COVID-19…Chinese whispers

9th March 2020

No queues at the Colosseum in Rome as COVID-19 hits tourism

Recent World Health Organisation (WHO) praise for the way in which the Chinese authorities have contained the coronavirus, COVID-19, outbreak has been tempered by those suggesting that, in world economic terms, China is too big to criticise, even for the WHO.  Routine anti-Chinese positions are not new to the Western media but attempting to undermine the WHO will not encourage public confidence in how the epidemic is being handled.

WHO representatives reported back recently on a joint WHO-China mission on COVID-19 after which epidemiologists were impressed by the ‘differentiated approach’ taken in China towards different situations, including sporadic cases, clusters of cases and community transmission.

The WHO recognition of the response measures in China has led EU representatives to express the desire to maintain close communication, in order to draw upon Chinese experience.

The WHO Regional Office for Europe stated that,

“We are encouraged by the continued decline in cases in China.  We remain concerned about the increasing signs of transmission outside China.  International cooperation between nations, sharing experience and best practice, has been, and will continue to be, crucial to managing this outbreak.”

EU health ministries have agreed to develop a co-ordinated approach to prevention and protection of people at risk, including coherent containment measures, as well as advice regarding travel to and from risk areas.

Uncertainty about how to contain the virus is having an impact upon tourism, travel and economic activity worldwide.  Stock markets opening in the City of London today (9th March) saw an initial fall in the value of shares on the FTSE 100 of 9%, the third biggest single day’s fall in history and the biggest since the financial crash of 2008, an indication of the impact which COVID-19 is having upon the world economy.

The impact of measures taken to combat COVID-19 in China is significant precisely because of its position in global trade.  China alone accounts for almost a quarter of global manufacturing, one quarter of global automotive production and a high percentage of parts for the automotive, steel, plastics and high-tech telecoms industries for Western manufacturers, all of which rely on just in time production processes, now grinding to a halt as goods stockpile in Chinese ports.

Almost inevitably, given the origin of the virus in China, conspiracy theories about COVID-19 are gaining a grip.  This is especially true in the United States, where anti-Chinese sentiment is barely beneath the surface in certain political circles and the demonisation of China may be seen to have some political advantage, especially in a presidential election year.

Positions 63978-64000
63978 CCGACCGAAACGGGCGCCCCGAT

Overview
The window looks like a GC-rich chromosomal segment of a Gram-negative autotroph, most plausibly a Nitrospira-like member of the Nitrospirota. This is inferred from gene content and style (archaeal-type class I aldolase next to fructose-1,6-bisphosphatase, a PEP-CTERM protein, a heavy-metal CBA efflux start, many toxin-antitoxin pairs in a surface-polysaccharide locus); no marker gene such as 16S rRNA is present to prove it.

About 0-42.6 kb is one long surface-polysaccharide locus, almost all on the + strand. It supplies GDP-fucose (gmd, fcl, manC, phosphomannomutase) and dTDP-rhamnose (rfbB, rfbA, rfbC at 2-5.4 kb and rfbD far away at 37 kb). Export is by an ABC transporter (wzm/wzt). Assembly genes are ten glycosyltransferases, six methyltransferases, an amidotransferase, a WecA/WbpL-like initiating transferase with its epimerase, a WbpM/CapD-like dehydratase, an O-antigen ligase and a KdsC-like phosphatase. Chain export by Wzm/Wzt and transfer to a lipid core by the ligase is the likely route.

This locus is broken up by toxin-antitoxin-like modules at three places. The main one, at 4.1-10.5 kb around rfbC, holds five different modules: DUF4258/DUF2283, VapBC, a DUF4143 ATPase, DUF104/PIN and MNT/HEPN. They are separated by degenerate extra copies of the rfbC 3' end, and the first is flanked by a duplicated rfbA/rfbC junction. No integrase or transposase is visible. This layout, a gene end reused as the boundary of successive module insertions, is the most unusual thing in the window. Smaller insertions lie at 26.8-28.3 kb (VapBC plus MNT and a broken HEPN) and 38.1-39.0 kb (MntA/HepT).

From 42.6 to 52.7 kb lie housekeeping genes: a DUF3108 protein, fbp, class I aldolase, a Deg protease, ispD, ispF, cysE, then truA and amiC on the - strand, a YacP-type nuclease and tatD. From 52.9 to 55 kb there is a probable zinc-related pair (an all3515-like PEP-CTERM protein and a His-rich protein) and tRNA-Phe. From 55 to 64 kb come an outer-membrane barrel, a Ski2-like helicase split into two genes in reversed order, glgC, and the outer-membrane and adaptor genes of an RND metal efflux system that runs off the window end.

The most persistent rumour, repeated by many from right wing radio host, Rush Limbaugh, to former Donald Trump strategist and infamous right wing commentator, Steve Bannon, claims that the virus originated in a laboratory in the Wuhan Institute of Virology.

However, a significant group of experts studying the virus have claimed recently in The Lancet that the virus originated in wildlife.  Scientists who have sequenced the genome of the virus have identified it as 96% the same as viruses that circulate in bats.  The first cluster of cases in China had ties to a live animal market in Wuhan, where seafood and other wildlife were sold as food, leading infectious disease researchers, writing in the New England Journal of Medicine, to state that the evidence,

“…implicates a bat-origin virus infecting unidentified animal species sold in China’s live-animal markets.”

From there the virus made the leap to humans where it has been spreading ever since.

Another conspiracy theory, that the virus was a bio-weapon gone wrong is also dismissed by microbiologists, in part due to the unusual biochemical features of the virus and also because, as a weapon, it is not very efficient.  There are far deadlier pathogens which, if weaponised, could have a much more significant impact than COVID-19.

There is consensus however that live animal markets are a potential source of further viruses being generated, as there is the opportunity for transmission between animals and from them to humans.  If any criticism is to fall with the Chinese it is their approach to public health, which allows this potential for transmission in live animal markets.

China is not the only country in which such practice exists.  However, given its role as a global economic superpower, home to nearly 20% of the population of the planet, it does have some responsibility to stamp out practices which can impact adversely on public health both nationally and internationally.

It is positive that the WHO has praised the Chinese for their action in dealing with the outbreak, in spite of some of the criticism it has received for doing so, but action so far is only dealing with the symptoms.  For the Chinese, and others who allow unregulated live animal sales, the pressure now is to bring all of their economic and political influence to address the cause of COVID-19.


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